Chiropractic + Naturopathic Doctor

Research Review Corner: Chiropractic and Infant Colic

By Shawn Thistle BKin (Hons) DC CSCS   

Features Research

This review was prepared by Dr. Ceara Higgins of Research Review Service.

Study Title: Efficacy of Chiropractic Manual Therapy on Infant Colic: A Pragmatic Single-Blind, Randomized Controlled Trial
Authors: Miller JE, Newell D, Bolton JE
Publication Information: Journal of Manipulative and Physiological Therapeutics 2012; 35(8): 600-607

This review was prepared by Dr. Ceara Higgins of Research Review Service.

Infantile colic, or excessive crying, affects between 10 per cent and 30 per cent of babies and can consume a great deal of resources in health care (not to mention being a huge source of stress for both the parents and the babies!). To date, no clear cause of infant colic has been identified, although it has become clear, from previous research, that it is rare to find an underlying disease. Roughly 50 per cent of infants affected recover in six months (a long six months for those involved!) – this condition is self-limiting, but within a widely variable timeframe. Although there is some evidence to support the use of manual therapy for the treatment of infant colic, as a whole it is not yet conclusive. This literature has been reviewed in two prior systematic reviews.1,2


Reported issues with previous studies include:

  • lack of blinding;
  • possible bias toward treatment, due to parents being aware of the treatment their child was receiving; and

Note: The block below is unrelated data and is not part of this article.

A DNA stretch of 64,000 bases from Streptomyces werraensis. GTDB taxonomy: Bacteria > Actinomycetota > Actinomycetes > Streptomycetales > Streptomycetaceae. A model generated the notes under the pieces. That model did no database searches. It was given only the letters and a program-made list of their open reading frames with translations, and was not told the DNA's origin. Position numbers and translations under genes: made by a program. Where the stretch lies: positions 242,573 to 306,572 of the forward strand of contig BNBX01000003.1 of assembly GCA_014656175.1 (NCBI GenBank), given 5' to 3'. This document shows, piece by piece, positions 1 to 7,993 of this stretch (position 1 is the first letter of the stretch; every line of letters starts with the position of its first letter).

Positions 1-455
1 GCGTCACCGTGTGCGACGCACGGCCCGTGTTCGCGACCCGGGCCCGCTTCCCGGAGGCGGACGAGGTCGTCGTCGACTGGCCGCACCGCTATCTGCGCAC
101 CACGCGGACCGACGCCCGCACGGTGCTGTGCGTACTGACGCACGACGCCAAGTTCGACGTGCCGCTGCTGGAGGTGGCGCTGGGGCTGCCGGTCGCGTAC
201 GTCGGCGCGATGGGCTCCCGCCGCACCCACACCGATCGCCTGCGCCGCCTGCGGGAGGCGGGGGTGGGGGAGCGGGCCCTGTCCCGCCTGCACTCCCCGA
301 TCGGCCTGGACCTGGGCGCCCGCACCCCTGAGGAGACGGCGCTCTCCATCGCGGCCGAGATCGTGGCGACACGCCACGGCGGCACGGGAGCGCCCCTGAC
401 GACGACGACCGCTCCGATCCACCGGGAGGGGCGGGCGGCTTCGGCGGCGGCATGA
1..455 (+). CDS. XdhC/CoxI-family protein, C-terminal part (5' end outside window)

• using parent-reported improvements as the main outcome measure.

This study attempted to improve on these shortcomings and remove these potential sources of bias.

This study supports the use of chiropractic manual therapy in infants presenting with colic. Importantly, the study also suggests that the effectiveness of chiropractic manual therapy cannot be attributed to parent bias – this is certainly an improvement on existing studies! This study should lead practitioners to reconsider the existing research supporting the use of chiropractic manual therapy for colic, which has been criticized for the lack of parental blinding.

Another interesting observation was that improvement from this treatment would likely become apparent early on – demonstrating that a short course of therapy is certainly a reasonable option for this condition.


  1. Hawk C et al. Chiropractic care for nonmusculoskeletal conditions: A systematic review with implications for whole systems research. J Comp Alt Med 2007; 13(5): 491-512.
  2. Gleberzon B, Arts J, Mei A & McManus EL. The use of spinal manipulative therapy for pediatric health conditions: A systematic review of the literature. J Can Chiro Assoc 2012; 56(2): 128-41.

To view this review in full, including sections titled Study Methods, Strengths and Weaknesses, and Pertinent Results, please visit

In addition to practising full time in Toronto, Dr. Shawn Thistle is founder and president of Research Review Service Inc., an online, subscription-based service designed to help busy practitioners integrate current, relevant scientific evidence into their practice ( Shawn also recently launched The Epicurean Scholar, which offers continuing education seminars combined with gourmet food and wine events ( Dr. Thistle graduated from CMCC (where he lectures in the Orthopedics Department) and holds an Honours Degree in Kinesiology from McMaster University. He also holds a certificate in Contemporary Medical Acupuncture from McMaster University, and is a Certified Active Release Techniques (ART®) Provider and Functional Range Release®/Functional Anatomical Palpation® instructor and provider.

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